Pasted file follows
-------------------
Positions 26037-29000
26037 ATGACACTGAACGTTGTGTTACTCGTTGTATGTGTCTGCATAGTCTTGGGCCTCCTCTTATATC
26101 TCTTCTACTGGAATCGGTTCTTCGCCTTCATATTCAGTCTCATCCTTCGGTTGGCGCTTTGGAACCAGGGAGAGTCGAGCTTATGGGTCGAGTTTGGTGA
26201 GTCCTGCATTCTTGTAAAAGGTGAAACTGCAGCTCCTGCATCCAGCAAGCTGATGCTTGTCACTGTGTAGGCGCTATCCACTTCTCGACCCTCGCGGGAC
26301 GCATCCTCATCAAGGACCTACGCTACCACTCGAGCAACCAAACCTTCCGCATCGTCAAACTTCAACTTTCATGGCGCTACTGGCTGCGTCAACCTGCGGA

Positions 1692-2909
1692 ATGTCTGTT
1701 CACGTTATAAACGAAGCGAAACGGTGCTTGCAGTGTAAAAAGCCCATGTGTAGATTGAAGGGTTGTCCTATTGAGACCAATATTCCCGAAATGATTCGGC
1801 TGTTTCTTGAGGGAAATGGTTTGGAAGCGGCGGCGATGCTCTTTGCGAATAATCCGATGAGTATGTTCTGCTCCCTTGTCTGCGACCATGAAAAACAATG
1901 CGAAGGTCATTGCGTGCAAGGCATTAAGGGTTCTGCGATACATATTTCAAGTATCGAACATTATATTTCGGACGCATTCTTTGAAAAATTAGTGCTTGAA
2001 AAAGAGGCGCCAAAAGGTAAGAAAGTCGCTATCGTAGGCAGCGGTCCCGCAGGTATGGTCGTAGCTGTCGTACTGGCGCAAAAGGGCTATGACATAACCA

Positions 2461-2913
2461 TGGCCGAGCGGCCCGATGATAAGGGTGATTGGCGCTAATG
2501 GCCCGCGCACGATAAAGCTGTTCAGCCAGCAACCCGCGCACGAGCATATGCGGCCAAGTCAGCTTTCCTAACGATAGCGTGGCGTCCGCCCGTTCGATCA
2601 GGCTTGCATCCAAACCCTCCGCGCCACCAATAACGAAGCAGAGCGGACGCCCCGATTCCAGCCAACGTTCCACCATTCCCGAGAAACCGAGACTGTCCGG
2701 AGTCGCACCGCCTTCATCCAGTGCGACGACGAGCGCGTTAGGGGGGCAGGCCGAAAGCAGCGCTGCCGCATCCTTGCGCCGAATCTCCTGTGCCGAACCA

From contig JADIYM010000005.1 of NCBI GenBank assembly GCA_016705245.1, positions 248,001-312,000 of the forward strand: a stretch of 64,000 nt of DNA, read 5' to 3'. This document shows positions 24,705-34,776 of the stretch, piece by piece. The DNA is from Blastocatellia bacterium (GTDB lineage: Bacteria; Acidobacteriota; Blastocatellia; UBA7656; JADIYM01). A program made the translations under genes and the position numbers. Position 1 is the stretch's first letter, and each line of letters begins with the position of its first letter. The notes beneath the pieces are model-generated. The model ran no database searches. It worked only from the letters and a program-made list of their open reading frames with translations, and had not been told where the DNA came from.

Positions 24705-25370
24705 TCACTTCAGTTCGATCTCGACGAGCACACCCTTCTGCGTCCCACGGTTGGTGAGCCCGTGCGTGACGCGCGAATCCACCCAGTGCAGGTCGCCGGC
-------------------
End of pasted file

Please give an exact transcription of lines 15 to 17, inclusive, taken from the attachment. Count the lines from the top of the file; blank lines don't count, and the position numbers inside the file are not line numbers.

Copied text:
2601 GGCTTGCATCCAAACCCTCCGCGCCACCAATAACGAAGCAGAGCGGACGCCCCGATTCCAGCCAACGTTCCACCATTCCCGAGAAACCGAGACTGTCCGG
2701 AGTCGCACCGCCTTCATCCAGTGCGACGACGAGCGCGTTAGGGGGGCAGGCCGAAAGCAGCGCTGCCGCATCCTTGCGCCGAATCTCCTGTGCCGAACCA

From contig JADIYM010000005.1 of NCBI GenBank assembly GCA_016705245.1, positions 248,001-312,000 of the forward strand: a stretch of 64,000 nt of DNA, read 5' to 3'. This document shows positions 24,705-34,776 of the stretch, piece by piece. The DNA is from Blastocatellia bacterium (GTDB lineage: Bacteria; Acidobacteriota; Blastocatellia; UBA7656; JADIYM01). A program made the translations under genes and the position numbers. Position 1 is the stretch's first letter, and each line of letters begins with the position of its first letter. The notes beneath the pieces are model-generated. The model ran no database searches. It worked only from the letters and a program-made list of their open reading frames with translations, and had not been told where the DNA came from.